addition to the sauce. MDA compliance officers required the church to provide food-safety
training to volunteers cooking for groups. Environmental health specialists worked with the
organizers of the bicycle tour to develop food safety guidelines and training for non-profit groups
or citizen vendors along the route.

                                            (25) 

                    Norovirus Gastroenteritis Associated with Sandwiches 


August                                                                             Dakota County

On August 10, 2004, the Minnesota Department of Health (MDH) foodborne illness hotline
received a report concerning illness among a group of approximately 20 individuals that dined at
a restaurant in Apple Valley, Minnesota on August 8. MDH contacted the Dakota County Public
Health Department (DCPHD) and Minnesota Department of Health Environmental Health
Services (EHS) to inform them of the complaint.

On August 12, MDH was notified of a second, independent complaint concerning a group of
four individuals who ate at the same restaurant on August 9 and subsequently became ill.

Epidemiologists from MDH conducted phone interviews of group members from both
complaints to obtain information on consumption of foods/beverages and illness history.
A case was defined as an individual who developed vomiting or diarrhea (≥3 loose stools in a
24-hour period) after dining at the restaurant on August 8 or 9. Stool samples were collected
from two individuals (one household) and submitted to MDH for bacterial and viral testing.

EHS sanitarians visited the restaurant to assess food preparation procedures. Interviews were
conducted with employees of the restaurant to determine recent illness history, work schedules,
and normal work duties.




                                              - 39 -

Of the 20 patrons interviewed from the first complaint, 10 (50%) met the case definition. Two
additional individuals reported gastrointestinal symptoms that did not meet the case definition;
these two patrons were excluded from the analysis. Eight of nine cases (89%) had cramps, eight
(80%) had vomiting, five of eight (63%) had fever, and six of 10 (60%) had diarrhea. The
median incubation period, calculated from the meal time on August 8, was 30 hours (range, 25 to
40 hours). The median duration of illness, among the seven cases that had recovered by the time
of interview, was 16 hours (range, 4 to 31 hours). Stool samples from the two patrons from the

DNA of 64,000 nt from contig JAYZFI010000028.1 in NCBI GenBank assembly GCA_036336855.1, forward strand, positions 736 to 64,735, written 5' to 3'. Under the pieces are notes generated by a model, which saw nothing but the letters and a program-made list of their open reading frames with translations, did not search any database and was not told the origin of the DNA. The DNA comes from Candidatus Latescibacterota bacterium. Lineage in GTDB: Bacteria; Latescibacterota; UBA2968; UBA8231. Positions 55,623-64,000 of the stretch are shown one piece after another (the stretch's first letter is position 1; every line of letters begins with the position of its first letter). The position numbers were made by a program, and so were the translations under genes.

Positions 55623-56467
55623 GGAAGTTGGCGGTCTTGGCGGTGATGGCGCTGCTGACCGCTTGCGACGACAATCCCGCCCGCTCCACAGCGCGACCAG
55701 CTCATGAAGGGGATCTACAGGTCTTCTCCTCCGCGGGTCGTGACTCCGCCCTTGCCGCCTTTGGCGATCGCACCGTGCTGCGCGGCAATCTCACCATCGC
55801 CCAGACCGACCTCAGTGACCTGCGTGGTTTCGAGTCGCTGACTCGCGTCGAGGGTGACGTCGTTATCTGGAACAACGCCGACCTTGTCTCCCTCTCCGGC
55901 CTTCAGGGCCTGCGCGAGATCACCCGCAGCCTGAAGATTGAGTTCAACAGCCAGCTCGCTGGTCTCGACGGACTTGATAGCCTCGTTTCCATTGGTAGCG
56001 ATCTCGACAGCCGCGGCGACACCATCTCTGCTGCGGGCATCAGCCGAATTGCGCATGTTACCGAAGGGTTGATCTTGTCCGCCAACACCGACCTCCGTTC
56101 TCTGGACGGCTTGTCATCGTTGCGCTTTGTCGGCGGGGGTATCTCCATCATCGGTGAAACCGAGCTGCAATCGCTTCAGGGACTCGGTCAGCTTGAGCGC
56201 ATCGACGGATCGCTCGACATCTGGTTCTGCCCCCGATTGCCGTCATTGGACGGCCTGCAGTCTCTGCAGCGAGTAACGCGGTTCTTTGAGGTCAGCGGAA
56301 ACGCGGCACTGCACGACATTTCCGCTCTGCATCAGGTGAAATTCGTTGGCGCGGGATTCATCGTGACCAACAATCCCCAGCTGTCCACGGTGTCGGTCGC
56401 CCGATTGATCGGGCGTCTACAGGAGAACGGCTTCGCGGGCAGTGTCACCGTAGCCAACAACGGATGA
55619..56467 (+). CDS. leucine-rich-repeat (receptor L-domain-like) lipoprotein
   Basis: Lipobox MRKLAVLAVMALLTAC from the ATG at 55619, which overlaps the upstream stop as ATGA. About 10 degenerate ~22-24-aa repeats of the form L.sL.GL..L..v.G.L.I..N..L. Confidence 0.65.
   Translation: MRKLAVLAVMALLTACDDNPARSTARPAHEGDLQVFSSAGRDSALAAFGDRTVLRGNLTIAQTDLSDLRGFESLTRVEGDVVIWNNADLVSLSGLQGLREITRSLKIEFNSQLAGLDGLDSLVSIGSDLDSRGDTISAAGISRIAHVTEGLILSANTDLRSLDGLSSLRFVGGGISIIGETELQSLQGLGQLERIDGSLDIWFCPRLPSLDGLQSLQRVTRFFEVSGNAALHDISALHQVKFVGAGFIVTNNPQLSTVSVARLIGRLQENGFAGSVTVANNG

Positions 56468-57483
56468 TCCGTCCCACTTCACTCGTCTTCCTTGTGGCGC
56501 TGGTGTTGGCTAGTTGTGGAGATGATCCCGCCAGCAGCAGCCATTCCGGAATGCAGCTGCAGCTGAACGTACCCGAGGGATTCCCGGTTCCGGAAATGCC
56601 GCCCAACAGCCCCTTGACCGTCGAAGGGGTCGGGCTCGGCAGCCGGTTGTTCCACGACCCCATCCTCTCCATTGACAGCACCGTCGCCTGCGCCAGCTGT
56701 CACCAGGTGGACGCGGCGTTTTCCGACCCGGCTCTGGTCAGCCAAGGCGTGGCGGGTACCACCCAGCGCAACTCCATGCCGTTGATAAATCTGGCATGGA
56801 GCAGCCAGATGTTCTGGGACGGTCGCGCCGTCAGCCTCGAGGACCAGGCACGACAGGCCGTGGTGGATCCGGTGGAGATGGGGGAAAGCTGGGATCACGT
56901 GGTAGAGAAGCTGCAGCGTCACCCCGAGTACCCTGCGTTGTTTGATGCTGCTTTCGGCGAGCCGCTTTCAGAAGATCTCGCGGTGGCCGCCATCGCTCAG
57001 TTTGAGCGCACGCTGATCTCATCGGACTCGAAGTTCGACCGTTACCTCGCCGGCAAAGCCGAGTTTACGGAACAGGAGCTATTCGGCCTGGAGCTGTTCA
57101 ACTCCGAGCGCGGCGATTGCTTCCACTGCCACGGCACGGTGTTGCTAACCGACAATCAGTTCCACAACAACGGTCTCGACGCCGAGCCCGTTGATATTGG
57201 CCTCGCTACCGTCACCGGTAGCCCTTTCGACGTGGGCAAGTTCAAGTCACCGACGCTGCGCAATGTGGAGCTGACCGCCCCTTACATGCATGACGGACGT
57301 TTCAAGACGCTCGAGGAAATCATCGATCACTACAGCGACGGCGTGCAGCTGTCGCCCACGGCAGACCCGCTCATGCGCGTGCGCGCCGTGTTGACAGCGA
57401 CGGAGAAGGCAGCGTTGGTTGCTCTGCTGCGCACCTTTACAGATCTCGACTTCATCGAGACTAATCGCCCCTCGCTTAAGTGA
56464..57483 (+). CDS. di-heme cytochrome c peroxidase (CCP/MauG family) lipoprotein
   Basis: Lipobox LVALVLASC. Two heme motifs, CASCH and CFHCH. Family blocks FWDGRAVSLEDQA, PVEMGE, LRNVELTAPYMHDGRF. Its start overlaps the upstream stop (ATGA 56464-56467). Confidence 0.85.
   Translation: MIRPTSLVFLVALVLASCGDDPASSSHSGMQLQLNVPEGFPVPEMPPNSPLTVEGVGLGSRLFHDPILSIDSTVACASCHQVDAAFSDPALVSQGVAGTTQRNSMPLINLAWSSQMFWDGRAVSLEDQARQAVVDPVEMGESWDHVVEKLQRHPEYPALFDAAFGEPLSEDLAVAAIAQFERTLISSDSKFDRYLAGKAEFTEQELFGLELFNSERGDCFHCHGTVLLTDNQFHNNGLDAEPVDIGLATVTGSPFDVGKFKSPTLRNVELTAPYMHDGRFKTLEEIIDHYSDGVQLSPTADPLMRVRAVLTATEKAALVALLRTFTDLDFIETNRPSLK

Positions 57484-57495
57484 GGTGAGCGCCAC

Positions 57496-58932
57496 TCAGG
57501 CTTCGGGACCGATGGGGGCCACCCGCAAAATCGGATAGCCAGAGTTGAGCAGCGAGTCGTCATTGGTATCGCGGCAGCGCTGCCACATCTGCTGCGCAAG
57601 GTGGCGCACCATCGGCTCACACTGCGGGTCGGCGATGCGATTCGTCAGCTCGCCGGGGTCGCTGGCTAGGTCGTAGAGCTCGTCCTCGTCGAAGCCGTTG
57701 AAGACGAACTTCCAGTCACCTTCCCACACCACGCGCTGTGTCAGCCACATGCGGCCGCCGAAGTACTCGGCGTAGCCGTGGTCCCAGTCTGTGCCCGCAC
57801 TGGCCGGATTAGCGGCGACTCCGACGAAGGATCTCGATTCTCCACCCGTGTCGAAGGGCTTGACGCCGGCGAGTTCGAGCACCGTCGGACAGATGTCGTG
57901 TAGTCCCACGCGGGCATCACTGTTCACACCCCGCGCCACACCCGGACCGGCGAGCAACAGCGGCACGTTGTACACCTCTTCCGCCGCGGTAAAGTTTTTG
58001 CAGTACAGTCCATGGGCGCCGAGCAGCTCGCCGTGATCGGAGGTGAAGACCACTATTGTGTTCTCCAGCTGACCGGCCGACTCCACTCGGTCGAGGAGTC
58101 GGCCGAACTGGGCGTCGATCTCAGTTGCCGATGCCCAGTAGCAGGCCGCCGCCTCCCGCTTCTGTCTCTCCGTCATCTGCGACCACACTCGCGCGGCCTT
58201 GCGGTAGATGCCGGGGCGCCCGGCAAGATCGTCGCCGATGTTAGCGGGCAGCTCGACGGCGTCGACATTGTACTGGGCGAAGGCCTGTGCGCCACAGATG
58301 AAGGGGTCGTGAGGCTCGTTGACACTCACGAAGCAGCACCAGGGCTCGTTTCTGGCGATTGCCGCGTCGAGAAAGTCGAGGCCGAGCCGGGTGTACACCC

first complaint tested positive for norovirus. Nucleic acid sequences of the two viruses were
identical.

No single food item was significantly associated with illness among the patrons reported in the
first complaint; however, consumption of lettuce approached statistical significance (6 of 10
cases vs. 1 of 8 controls; odds ratio [OR], 10.5; 95% confidence interval [CI], 0.91 to 121.4; p =
0.07). The food entrées were then categorized as either “sandwich” (hamburger, chicken
sandwich, etc.) or “non-sandwich” (chicken fingers, macaroni and cheese, etc.) based on whether
the entrée would require assembly and/or hand contact. Consuming a “sandwich” entrée was
significantly associated with illness (8 of 10 cases vs. 0 of 8 controls; Logit OR, 57.8; Logit 95%
CI, 2.4 to 1,392.3; p = 0.001).

Among the four individuals from the second independent complaint, two (50%) reported
gastrointestinal symptoms following the meal on August 9. One individual reported an onset of
vomiting and diarrhea the evening of August 11; the other ill patron reported onset of vomiting
the evening of August 11. Both ill patrons consumed sandwich-type entrées (chicken quesadilla
and chicken sandwich) while the two non-ill individuals had non-sandwich items (spaghetti).
The median incubation period, calculated on the meal time on August 9, was 44 hours (range,
43.5 to 44.5 hours).

Among the 53 food workers interviewed, five (9%) reported recent gastrointestinal symptoms.
One food worker reported onset of vomiting and diarrhea on the evening of August 11, another
had an onset of vomiting sometime on August 9, a third food worker reported an onset of